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Adagio Teas
   Features  >  Book Reviews



  Slim Chances and Unscheduled Appearances, by Edward Petherbridge; Indepenpress, 524 pages, £20 (paper).

One of the most touching descriptions I have ever read of a Northern English childhood is Edward Petherbridge's account of his, in a world that seems centuries away. He was born in 1936, in the wool town of Bradford, to a mill worker and his wife, who, because of complications suffered from his birth, was partly paralysed and had a speech impediment. Yet Mrs. Petherbridge, who was told in the hospital she might never walk again, was on her feet by the time she went home, and did everything other housewives and mothers did, teaching herself to bake and embroider with her left hand. His father, who, like many good fathers of that time, denied him only "talk and play," had had a lucky escape from death as a little boy: His own father killed himself, and had considered killing his child as well, because of the disgrace he had brought upon the family by owing £100 he could not pay.
I wish, however, that I had been able to get to these memories, and Petherbridge's account of his imprisonment for being a conscientious objector, about a hundred pages sooner. There is much here for those interested in the theatre and in social history, but these plums are surrounded by a lot of stodgy pudding, making the appeal of this autobiography heavily dependent on whether one is a paid-up member of the fan club.
Petherbridge can't say he wasn't warned. "Friends have tried to dissuade me from including this kind of praise," he writes, after setting down one of many compliments that are neither memorable nor evocative. "Why? It is evidence." Actually, no. It's not a fact, merely praise from another actor, whose motive we do not know. But Petherbridge seems to think that heaping up little gold stars will guarantee him a place in acting heaven. Instead it shows us a humourless and petty cast of mind (the opposite of the delicately inflected detachment Petherbridge does so well on stage), as does the long list of injustices he has endured. For instance, he once opened a door – and held it, too! – for Peter Brook and a few others, and, would you believe it, not one of them said thank you. Hard to believe such people are left free to walk the streets.
When Petherbridge reports non-complimentary comments from strangers, he gives us insight (as with the man who said he liked Beckett better than he did a few decades before because "then I had nothing to fill [the silences] with. Now I do") and amusement. When he took questions from the audience at Krapp's Last Tape, a woman said, "I'm having some people to dinner at the end of the week, and they'll want to hear about this play. I wondered if you could tell me what it's about."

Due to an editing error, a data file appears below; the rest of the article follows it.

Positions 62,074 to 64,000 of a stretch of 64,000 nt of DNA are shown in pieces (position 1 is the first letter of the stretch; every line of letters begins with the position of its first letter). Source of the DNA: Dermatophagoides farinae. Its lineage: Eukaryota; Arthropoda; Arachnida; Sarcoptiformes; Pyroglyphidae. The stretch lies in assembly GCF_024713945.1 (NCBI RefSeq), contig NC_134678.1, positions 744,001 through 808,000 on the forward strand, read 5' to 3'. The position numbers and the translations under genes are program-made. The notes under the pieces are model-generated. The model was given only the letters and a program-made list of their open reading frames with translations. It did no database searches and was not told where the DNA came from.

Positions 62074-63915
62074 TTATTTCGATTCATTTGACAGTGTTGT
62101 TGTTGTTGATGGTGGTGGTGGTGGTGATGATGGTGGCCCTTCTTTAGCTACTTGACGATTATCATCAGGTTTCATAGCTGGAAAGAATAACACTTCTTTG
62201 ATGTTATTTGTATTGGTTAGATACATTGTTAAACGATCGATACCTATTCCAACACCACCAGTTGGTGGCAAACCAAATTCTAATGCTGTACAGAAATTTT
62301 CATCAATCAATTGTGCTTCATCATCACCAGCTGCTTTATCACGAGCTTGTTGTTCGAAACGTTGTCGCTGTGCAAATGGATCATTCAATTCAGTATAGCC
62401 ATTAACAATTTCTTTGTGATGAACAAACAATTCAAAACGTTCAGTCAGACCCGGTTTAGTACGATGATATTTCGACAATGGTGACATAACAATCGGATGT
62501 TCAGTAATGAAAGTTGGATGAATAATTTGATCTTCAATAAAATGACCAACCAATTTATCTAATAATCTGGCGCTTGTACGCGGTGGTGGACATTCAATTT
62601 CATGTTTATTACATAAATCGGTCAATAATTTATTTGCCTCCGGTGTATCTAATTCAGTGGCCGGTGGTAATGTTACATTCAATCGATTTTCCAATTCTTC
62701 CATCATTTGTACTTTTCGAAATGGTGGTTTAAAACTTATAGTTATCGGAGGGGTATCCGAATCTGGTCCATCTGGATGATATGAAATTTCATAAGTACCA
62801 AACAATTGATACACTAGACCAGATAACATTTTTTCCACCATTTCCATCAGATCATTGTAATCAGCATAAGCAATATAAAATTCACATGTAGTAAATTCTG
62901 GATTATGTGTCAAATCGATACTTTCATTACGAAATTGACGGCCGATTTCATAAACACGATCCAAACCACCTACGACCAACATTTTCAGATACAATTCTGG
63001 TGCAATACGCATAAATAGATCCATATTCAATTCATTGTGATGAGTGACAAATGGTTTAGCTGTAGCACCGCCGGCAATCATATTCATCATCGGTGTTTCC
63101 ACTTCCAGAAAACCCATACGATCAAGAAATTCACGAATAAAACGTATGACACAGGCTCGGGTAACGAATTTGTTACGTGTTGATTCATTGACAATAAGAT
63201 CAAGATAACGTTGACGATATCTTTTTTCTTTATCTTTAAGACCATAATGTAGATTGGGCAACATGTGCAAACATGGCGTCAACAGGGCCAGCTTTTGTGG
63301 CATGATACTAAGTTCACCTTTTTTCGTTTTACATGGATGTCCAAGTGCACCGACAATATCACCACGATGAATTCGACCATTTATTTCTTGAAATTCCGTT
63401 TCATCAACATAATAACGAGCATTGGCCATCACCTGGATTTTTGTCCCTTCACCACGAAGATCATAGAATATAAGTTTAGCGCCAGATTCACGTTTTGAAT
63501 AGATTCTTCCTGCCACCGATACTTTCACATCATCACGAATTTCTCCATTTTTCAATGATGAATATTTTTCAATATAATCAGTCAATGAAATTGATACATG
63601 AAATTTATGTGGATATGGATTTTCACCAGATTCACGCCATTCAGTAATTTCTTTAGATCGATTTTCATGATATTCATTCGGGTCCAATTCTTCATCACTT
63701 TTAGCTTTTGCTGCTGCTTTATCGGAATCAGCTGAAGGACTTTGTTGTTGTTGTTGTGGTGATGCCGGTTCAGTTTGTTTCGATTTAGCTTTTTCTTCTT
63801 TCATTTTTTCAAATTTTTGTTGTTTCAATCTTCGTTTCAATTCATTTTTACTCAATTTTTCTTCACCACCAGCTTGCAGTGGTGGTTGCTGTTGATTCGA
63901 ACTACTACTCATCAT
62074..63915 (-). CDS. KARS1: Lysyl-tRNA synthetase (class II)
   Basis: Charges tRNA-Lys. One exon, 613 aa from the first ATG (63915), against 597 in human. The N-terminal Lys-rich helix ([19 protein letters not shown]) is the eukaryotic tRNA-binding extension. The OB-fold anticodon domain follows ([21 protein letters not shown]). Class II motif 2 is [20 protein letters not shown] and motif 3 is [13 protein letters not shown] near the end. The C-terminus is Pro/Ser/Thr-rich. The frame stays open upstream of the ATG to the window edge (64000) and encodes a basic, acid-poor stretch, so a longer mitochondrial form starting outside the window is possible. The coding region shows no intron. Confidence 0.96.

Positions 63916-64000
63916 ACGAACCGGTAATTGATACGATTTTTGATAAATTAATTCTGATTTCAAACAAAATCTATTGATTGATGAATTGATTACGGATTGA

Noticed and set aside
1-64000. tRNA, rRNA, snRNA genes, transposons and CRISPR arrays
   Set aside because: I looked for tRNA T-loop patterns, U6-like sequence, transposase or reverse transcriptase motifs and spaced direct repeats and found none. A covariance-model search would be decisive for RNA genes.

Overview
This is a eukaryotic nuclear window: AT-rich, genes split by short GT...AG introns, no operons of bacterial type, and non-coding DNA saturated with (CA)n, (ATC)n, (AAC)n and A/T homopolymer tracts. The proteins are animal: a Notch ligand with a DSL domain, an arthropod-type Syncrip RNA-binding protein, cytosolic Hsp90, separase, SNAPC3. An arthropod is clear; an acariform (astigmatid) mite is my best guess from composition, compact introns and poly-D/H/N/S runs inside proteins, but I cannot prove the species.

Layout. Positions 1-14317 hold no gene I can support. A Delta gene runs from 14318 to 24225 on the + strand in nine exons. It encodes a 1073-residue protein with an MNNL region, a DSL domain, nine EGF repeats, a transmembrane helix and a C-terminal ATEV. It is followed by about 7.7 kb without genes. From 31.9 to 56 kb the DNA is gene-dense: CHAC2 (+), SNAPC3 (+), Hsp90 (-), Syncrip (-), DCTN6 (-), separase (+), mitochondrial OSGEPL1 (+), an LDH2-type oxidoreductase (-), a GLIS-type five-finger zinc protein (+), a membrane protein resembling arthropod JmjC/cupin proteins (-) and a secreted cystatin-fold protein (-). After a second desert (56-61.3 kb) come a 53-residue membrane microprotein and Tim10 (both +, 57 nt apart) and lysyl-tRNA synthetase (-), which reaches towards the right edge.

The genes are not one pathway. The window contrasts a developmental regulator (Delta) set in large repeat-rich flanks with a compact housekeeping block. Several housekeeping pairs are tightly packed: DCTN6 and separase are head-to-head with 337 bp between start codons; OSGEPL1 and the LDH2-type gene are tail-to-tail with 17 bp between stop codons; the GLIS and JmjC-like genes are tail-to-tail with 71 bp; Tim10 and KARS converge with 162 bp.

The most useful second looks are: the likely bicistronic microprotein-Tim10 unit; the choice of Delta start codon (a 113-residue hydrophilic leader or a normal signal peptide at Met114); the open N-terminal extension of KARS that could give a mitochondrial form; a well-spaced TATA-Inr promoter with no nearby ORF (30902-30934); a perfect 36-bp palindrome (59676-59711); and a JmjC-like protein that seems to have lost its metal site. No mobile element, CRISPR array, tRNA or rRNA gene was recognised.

After his formative years, Petherbridge goes schtum on his personal life. We know that his first marriage has ended and a second has begun only when the name of the wife to whom he occasionally refers changes from Louise to Emily. This may disappoint the lower order of fan, but it's good to be spared the gaminess and angst that pervade so many recent memoirs. Instead Petherbridge concentrates on how he contrived such finely etched performances as Guildenstern, Newman Noggs, Lord Peter, Malvolio and many others, with business that was not simply entertaining but that contributed to the character. For instance, while rehearsing the part of Peter Wimsey, on his way to meet Harriet Vane, with whom he falls in love, Petherbridge, seeing that the floor was being cleaned, decided to slip on a wet spot to plant the idea that the exquisitely buttoned-up lord was about to be thrown off balance.
Petherbridge also relates his experiences with Jeffrey Archer, who wrote the silly play whose ending was decided by a vote of the audience (making it impossible, Petherbridge says, to act with honesty – something, of course, that never bothered Archer) and with Laurence Olivier at the National Theatre. Olivier was a gracious king, but that he was a king was never in doubt. When another actor, in rehearsal, made a gesture that took the audience's attention from the star for a moment, Olivier said nothing but, on the next run-through, reached over and held him down.
A sharp editor could have increased our enjoyment of this book by giving us about 200 fewer pages of it – and not let the author of Are You Now or Have You Ever Been? be described as Eric Benfield. Petherbridge clearly relishes his star turn, but he should have been reminded that the most important person involved with a book is not the writer but the reader.


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